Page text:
For those who always want to try something new:

Wisp, the only ski resort in Maryland, really tests your abilities, with boxes and rails ranging from five feet to a towering 40 feet. 296 marsh Hill Road, McHenry, MD, 301-387-4911. Drive time: 3 hours from D.C.

For a cheap a date or someone on a budget:

Canaan Valley, HC 70, Davis, WV, 800-622-4121. You can’t get much better than free, can you? From Jan. 4 through March 5, 2009, while the Canaan Stay & Ski Free Package will only run you $54.50 per person, the skiing is absolutely free. Drive time: 3 hours from D.C.

For those who not only look to ski and snowboard, but would also like to shop and gamble:

Camelback Mountain Resort, One Camelback Road, Tannersville, PA, 570-629-1661.

For the ones who are closer to New England, there are also fun winter and year-around activities that would leave even the laziest person wouldn’t be able to stay indifferent:

Bear Creek Mountain, 101 Doe Mountain Lane, Macungie, PA, 866-SKI-AT-BC. Besides 21 trails, terrain parks, there is live entertainment and fireplace bars. Drive time: 3.5 hours from D.C.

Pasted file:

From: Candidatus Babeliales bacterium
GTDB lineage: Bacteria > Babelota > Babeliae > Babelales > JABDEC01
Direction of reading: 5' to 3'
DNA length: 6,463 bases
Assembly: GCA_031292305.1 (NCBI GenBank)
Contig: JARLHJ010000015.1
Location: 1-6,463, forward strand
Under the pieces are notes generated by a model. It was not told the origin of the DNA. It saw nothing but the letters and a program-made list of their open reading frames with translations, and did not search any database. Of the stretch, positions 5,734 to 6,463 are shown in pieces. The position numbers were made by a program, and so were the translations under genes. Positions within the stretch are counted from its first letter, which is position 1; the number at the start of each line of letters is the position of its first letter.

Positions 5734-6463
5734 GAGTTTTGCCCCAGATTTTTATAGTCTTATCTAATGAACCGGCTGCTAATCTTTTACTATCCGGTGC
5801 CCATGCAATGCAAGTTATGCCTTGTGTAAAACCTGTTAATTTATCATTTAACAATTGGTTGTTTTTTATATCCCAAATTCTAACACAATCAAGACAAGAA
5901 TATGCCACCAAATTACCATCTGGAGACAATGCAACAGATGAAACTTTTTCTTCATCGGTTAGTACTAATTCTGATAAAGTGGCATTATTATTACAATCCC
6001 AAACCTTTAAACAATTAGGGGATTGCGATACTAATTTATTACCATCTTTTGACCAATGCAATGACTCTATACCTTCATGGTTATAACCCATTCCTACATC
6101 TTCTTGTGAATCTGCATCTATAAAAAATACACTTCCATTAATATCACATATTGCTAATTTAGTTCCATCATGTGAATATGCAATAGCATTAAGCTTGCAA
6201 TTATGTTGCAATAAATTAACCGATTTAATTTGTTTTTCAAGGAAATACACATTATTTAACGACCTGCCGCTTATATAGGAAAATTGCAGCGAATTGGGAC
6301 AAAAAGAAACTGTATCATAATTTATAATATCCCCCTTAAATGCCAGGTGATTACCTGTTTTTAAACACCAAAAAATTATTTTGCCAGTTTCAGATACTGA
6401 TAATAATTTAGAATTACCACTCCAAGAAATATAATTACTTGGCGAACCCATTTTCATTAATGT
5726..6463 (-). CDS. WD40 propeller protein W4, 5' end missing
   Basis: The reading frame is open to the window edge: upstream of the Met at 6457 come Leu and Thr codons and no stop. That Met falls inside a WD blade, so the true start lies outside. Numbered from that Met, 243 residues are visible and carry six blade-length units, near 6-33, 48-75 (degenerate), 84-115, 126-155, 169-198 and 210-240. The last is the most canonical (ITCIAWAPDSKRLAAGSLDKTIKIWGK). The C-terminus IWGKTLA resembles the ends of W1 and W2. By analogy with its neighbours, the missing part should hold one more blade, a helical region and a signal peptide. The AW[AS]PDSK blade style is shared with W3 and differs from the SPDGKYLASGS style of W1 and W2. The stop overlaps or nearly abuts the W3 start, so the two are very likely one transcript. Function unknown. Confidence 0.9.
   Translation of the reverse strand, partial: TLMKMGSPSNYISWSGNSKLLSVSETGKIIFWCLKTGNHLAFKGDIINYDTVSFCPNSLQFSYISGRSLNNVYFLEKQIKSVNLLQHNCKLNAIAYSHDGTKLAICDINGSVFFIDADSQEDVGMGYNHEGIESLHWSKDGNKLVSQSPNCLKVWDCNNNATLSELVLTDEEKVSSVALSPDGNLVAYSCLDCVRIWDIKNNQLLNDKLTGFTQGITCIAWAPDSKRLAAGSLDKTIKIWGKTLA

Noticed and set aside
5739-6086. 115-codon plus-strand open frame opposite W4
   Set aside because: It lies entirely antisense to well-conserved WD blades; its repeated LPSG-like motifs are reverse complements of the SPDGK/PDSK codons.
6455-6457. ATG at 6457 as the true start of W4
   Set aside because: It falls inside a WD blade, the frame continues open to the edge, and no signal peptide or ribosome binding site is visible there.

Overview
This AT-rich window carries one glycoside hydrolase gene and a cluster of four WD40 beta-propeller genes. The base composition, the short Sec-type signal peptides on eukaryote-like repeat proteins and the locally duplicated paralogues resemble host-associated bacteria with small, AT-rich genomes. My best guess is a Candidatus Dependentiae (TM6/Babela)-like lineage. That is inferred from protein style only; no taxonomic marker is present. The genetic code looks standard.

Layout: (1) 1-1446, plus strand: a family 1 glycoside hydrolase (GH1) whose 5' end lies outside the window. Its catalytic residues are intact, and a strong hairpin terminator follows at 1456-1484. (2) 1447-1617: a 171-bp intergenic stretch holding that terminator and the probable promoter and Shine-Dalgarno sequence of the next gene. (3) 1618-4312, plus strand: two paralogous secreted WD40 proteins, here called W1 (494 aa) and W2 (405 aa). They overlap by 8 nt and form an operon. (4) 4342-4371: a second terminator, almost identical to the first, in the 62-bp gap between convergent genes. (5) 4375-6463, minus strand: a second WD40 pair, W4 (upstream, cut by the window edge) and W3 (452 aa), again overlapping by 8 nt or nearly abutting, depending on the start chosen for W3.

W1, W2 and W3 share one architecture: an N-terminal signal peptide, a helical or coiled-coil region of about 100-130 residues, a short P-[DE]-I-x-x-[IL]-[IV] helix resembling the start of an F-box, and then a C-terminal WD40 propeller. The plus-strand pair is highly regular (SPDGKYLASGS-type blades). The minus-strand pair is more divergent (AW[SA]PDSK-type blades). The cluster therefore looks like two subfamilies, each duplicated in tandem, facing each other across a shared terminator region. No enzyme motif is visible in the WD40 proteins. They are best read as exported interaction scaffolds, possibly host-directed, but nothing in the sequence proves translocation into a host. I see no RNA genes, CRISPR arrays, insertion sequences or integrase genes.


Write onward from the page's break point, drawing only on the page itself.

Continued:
Blue Knob Mountain, 1418 Overland Pass, Claysburg, PA, 800-458-3403. 33 trails and night skiing, in addition to country skiing trails, snow tubing park and bars with fireplaces. Drive time: 3 hours from D.C.

Blue Mountain, 1660 Blue Mountain Drive, Palmerton, PA, 610-826-7770. Besides winter activities and amenities, the resort offers Bed and Breakfast, such as Canal Side House, Blue Mountain Hideaway and the Alexander Benjamin House. Drive time: 4 hours from D.C.

Hidden Valley Ski Resort, One Craighead Drive, Hidden Valley, PA, 814-443-2600. Besides 28 trails, 5 lifts, terrain parks and night skiing, there is The Outback Show Tubing Park with snow igloo, tubing under the lights and the longest snow tubing path in PA: the Ice Monster. Drive time: 4 hours.

Massnutten Resort (or the place where I tried snowboarding for the first time), 1822 Resort Drive, McGaheysville, VA, 540-289-9441. Besides trails, lifts, first-timer skiing/snowboarding classes/packages, and tubing, there is spa, indoor water park, guided horseback rides and weekly Virginia winemaker dinners and winery tours. Drive time: 2 hours.

Roundtop Mountain, 925 Roundtop Road, Lewisberry, PA, 717-432-9631. Drive time: 2-2.5 hours.

Seven Springs Mountain Resort, 777 Wanter WheelDrive, Champion, PA, 800-452-2223 ext. 7491. Drive time: 3-3.5 hours.

Wintergreen Resort, Route 664, Wintergreen, VA, 434-325-2200. Drive time: 3 hours.

Wisp Resort, 296 Marsh Hill Road, McHenry, MD, 301-387-4911. Drive time: 3 hours.

1 comment:

Alex Romanovich said...

Great piece Alissa. We often ski at the Shawnee. Alex.